Wimbledon is upon us, and this Grand Slam is filled with interesting storylines as always. Among them are the returns to Grand Slam action of recently injured Kevin Anderson, John Isner and Milos Raonic, as well as an extremely tricky draw for one of the major title contenders. Read on to see which players are primed for success on the All England Club grass and which ones could be heading home early, as well as my pick for the title winner.
Matteo Berrettini - Berrettini's proficiency on his serve makes the No. 17 seed an extremely dangerous player on grass courts. He has a 9-1 record on the surface and wasn't broken a single time on the way to the title in Stuttgart in June. The Italian could be on a collision course with Isner in the third round, but Berrettini would have to be favored in that matchup against the ninth-seeded American considering this will be Isner's first tournament since the Miami Open in March because of a fractured foot.
Roger Federer - Federer is always a tough customer on grass, as evidenced by his eight career Wimbledon titles. He won his lone warm-up tournament on the surface in Halle, and Fed is a much more serious contender here than he was at Roland Garros, where he still managed to make the semifinals. Expect Federer to make quick work of Lloyd Harris in the opening round, as Harris is just 2-7 this season.
Karen Khachanov - Khachanov's grass-court season hasn't looked overly impressive on its face, but both of his losses came against the red-hot Berrettini. The 23-year-old Russian is 12-6 on the surface in his career, and he has to fancy his chances of reaching a second consecutive Grand Slam quarterfinal here. The biggest obstacle in his path is a potential fourth-round matchup with No. 6 seed Alexander Zverev, but Zverev has never been past the fourth round here and Khachanov dominated their last meeting 6-1, 6-2 at the 2018 Paris Masters.
Rafael Nadal - Nadal's Wimbledon experience has been a mixed bag. He won the title in 2008 and 2010, in addition to giving Novak Djokovic all he could handle in last year's semifinal loss, but Nadal also failed to exceed the fourth round between 2012 and 2017. Unlike the hard court slams – at which Nadal's chronically injured knees have often caused problems in later rounds – he generally plays his way into the tournament nicely as the grass gets worn and slows down, but Rafa is vulnerable in the early rounds. He got no favors from the drawmakers in that regard, as enigmatic Australian Nick Kyrgios could be Nadal's second-round opponent. Kyrgios beat him in the fourth round in 2014, and more big servers could be looming in Round 3 with Denis Shapovalov and Jo-Wilfried Tsonga in that section of the draw.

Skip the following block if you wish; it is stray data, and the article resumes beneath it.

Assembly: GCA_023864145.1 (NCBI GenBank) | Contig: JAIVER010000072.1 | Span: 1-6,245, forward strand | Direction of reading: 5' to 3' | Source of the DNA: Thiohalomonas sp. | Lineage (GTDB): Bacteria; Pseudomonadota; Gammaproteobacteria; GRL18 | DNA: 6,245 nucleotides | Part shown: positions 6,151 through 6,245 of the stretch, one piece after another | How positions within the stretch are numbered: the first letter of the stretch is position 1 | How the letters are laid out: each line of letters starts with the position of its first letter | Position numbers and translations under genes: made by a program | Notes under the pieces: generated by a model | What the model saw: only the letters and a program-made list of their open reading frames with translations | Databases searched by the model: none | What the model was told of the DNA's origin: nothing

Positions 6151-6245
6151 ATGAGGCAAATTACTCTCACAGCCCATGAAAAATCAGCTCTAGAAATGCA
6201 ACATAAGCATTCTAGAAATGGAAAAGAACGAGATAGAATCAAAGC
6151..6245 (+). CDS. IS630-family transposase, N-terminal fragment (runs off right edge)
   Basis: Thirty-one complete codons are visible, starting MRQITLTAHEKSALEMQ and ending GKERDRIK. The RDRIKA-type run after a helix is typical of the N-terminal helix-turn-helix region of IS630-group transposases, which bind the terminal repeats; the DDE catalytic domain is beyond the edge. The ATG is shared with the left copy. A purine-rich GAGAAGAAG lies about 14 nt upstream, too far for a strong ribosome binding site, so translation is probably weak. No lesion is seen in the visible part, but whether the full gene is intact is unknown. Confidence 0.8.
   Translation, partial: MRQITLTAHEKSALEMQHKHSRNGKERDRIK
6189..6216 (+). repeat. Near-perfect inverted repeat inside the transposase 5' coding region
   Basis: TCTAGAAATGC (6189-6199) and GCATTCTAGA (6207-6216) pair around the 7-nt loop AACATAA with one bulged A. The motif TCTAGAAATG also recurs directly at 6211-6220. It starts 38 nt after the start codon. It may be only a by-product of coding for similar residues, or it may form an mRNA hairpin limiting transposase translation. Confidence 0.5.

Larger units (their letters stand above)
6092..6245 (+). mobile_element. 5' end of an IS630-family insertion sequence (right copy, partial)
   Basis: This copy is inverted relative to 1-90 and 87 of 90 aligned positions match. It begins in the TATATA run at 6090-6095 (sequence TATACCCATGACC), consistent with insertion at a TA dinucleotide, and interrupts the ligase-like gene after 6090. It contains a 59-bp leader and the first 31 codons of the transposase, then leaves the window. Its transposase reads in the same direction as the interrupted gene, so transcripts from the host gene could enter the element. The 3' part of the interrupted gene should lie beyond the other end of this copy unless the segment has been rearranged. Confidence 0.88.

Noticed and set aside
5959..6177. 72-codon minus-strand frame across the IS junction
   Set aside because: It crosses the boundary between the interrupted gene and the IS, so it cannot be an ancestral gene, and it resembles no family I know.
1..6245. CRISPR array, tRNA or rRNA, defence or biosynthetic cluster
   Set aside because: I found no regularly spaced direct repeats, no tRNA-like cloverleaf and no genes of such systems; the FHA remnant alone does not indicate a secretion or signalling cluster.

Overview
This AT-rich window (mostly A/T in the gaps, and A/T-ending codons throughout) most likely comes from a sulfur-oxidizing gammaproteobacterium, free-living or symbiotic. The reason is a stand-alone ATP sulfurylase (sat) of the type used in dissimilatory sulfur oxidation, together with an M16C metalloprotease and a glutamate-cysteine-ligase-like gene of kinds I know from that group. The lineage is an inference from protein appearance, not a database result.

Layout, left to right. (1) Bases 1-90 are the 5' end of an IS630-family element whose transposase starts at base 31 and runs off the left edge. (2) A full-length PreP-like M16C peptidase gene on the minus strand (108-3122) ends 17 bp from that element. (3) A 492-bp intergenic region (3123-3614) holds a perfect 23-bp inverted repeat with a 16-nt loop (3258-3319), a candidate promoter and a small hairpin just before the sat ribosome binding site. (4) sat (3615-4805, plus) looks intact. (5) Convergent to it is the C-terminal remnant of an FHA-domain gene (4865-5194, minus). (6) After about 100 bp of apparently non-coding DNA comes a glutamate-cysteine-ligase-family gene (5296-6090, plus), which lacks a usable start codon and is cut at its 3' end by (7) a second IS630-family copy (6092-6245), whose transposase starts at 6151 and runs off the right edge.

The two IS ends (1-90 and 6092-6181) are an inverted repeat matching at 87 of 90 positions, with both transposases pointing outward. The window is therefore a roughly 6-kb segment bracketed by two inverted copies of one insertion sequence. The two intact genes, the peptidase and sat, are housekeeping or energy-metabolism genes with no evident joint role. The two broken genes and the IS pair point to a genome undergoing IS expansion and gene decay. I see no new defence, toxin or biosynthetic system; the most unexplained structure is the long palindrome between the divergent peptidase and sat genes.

Dominic Thiem - Thiem's another guy who had to be far from thrilled when the draw came out, as he'll face 2017 semifinalist Sam Querrey in the opening round. The French Open finalist is just 5-5 in his career at Wimbledon, so this is a prime upset opportunity for the big-serving American. Even if Querrey doesn't get him, Thiem will remain on upset alert in every round despite a manageable draw after Round 1.
Grigor Dimitrov - One of Dimitrov's two career Grand Slam semifinals came right here in 2014, and the former world No. 3 showed he's still an extremely dangerous unseeded floater by upsetting Marin Cilic at the French Open. Don't be surprised to see the Bulgarian wreak havoc on a section of the draw that includes No. 19 seed Felix Auger-Aliassime and 16th-seeded Gael Monfils. Dimitrov could face those guys in the second and third rounds, respectively.
Jan-Lennard Struff - Struff upset Borna Coric on his way to the fourth round at Roland Garros, and the pair were set to potentially face off in the second round until Coric withdrew from Wimbledon, opening up the draw for Struff. Struff has backed up his French Open run with a respectable 4-2 record on grass in the lead-up to Wimbledon. Despite just missing a seed at this tournament, Struff could well make another Grand Slam fourth round here and meet Federer at that point.
Nadal has an extremely tricky path to get here, but I see the Spaniard finding his way to the Championship Match. Djokovic has won their last nine non-clay meetings, so he would have a massive mental edge should this theoretical finals meeting become reality. After winning three of the last four Grand Slams, the World No. 1 from Serbia is clearly the man to beat this fortnight.
FIRST ROUND UPSET WATCH
Ward will have plenty of crowd support, and the London native showed off his grass-court ability with wins over a pair of top-100 players in Prajnesh Gunneswaran and Ivo Karlovic to qualify for the Fever-Tree Championships in June. Basilashvili has barely looked like a top-100 player recently, losing each of his last four matches while struggling massively with his serve.